1.3 The Drought Information System for Southern South America

Tuesday, 14 January 2020: 8:45 AM
212 (Boston Convention and Exhibition Center)
Guillermo Podesta, Independent Scholar, Key Biscayne, FL; and M. Skansi, C. Saulo, V. Silva, J. Baez Benitez, M. Renom, O. Leal de Moraes, R. Rodas, R. S. Pulwarty, R. Stefanski, J. Camacho, F. Assis Diniz, G. Carrasco, G. Sampaio, and R. Gutierrez Cisterna

The Drought Information System for southern South America (formerly known as SADIS, hereafter, SISSA for the Spanish acronym) is being developed by the six member countries of the Regional Climate Center for Southern South America (RCC-SSA): Argentina, Bolivia, Brazil, Chile, Paraguay, Uruguay. Since the early stage of the RCC-SSA’s activities, its members identified drought as a common focus around which initial collaboration activities could be organized. In the spirit of regional and global collaboration embodied in the WMO’s Global Framework for Climate Services, the countries and organizations involved in SISSA seek to join efforts to improve the capacity of South American nations to manage drought-related risks pro-actively.

The SISSA’s mission is to provide data, information and knowledge to support decisions and policy-making in sectors sensitive to drought: agricultural production, hydropower generation and waterway transportation. To date, SISSA has compiled a regional database of daily climate data for the six member countries including over 300 conventional weather stations. Protocols for quality control for the data have been implemented. The plan is to start incorporating data from automated weather stations in the next few months. With the in situ climate data, several drought indices are currently being calculated (SPI, SPEI, deciles, percentage of normal precipitation). Initially, these indices were being calculated for each calendar months. At the request of stakeholders who desired a more frequent update of conditions, the indices are now produced every 5 days approximately (for the multiple temporal scales considered for all indices). The typically low spatial density of in situ observation networks throughout southern South America needs to be complemented with the extensive spatial coverage and frequent return periods offered by sensors aboard satellites. SISSA is relying on satellite-derived precipitation fields (CHIRPS), vegetation indices (NDVI and EVI) and soil moisture is in the process of being incorporated. An area where considerable work remains to be done is in the generation of forecasts of drought onset, intensity and duration over scales of 1-3 months.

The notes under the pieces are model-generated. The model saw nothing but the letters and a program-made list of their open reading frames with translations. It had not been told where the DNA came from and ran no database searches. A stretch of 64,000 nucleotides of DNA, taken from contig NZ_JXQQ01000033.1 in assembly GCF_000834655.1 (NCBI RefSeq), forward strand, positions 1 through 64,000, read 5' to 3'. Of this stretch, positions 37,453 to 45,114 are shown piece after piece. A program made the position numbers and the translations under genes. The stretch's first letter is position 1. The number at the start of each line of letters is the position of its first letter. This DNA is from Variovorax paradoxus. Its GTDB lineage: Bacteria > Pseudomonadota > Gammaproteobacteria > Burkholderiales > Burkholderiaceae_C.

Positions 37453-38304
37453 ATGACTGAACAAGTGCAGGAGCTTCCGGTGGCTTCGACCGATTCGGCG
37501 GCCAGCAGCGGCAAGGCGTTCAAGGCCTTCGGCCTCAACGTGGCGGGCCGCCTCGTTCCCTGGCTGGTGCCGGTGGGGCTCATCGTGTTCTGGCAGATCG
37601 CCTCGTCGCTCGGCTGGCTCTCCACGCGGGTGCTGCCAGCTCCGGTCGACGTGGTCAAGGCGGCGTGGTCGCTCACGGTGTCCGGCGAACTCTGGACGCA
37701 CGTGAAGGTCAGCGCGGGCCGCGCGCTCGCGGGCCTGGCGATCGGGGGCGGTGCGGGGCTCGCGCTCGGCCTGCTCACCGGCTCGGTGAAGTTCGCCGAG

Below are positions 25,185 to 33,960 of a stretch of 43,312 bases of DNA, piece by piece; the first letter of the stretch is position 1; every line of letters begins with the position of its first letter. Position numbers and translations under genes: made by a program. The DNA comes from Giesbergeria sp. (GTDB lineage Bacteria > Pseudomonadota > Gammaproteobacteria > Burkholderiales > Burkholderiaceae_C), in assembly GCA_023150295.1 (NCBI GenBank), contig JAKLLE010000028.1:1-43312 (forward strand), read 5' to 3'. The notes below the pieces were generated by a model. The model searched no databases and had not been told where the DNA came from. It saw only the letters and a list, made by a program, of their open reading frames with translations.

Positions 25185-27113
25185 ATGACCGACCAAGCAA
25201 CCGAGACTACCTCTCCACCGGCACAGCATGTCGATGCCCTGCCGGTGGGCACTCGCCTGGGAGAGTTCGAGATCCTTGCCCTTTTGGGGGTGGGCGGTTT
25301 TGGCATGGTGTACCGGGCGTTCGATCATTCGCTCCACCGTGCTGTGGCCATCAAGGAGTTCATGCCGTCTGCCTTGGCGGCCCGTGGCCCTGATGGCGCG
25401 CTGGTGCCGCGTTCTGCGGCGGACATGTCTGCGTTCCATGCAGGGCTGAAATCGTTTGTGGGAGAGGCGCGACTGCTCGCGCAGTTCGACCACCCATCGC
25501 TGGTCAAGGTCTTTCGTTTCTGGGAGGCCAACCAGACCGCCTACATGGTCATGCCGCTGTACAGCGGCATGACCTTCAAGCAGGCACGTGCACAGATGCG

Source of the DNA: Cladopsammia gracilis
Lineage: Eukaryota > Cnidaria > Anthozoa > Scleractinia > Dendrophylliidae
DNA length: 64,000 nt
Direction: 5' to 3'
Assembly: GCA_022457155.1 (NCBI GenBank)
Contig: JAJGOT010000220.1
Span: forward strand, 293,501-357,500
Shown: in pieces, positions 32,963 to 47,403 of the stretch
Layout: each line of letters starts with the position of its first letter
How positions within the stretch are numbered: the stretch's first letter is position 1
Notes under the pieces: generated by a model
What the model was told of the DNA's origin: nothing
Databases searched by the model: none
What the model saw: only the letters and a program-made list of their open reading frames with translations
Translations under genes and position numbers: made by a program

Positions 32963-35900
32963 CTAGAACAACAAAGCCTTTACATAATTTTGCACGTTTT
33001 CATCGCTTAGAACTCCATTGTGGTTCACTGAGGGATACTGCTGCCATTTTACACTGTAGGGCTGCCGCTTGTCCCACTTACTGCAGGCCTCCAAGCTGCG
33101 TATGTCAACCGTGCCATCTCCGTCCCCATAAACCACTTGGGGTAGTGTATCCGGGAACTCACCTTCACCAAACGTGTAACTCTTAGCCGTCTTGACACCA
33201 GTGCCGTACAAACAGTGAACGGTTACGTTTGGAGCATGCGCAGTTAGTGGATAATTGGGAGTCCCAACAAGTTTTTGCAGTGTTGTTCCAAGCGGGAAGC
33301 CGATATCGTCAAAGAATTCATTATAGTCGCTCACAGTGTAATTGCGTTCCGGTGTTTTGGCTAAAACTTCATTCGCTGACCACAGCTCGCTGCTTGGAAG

The assessment of drought impacts is essential to identify the social, economic, and environmental sectors/activities that are sensitive to drought in southern South America. SISSA is developing a probabilistic characterization of historical drought events in the region, including univariate and multivariate descriptions of various event metrics (intensity, magnitude, duration). The occurrence of dry events will subsequently be collated with observed or simulated impacts in the various drought-sensitive sectors. Plans are ongoing to understand the reasons underlying drought impacts on each sector.

SISSA is a multi-national, multi-institutional organization with participation of policy-makers, resource managers and individual and corporate decision makers from the targeted sectors. A major challenge for SISSA is to be able to address the diverse needs and contexts of the many drought-sensitive sectors and groups in this region. Real progress in the production and dissemination of useful and usable drought information only can occur through the involvement of those who stand to benefit from use of that information to mitigate negative impacts. For this reason, the institutional design chosen for SISSA not only seeks to encourage the participation of a wide variety of stakeholders from different sectors and jurisdictional levels, but also to provide a structure that promotes collective and shared efforts, allowing multiple groups to participate and cooperate in a decentralized manner.

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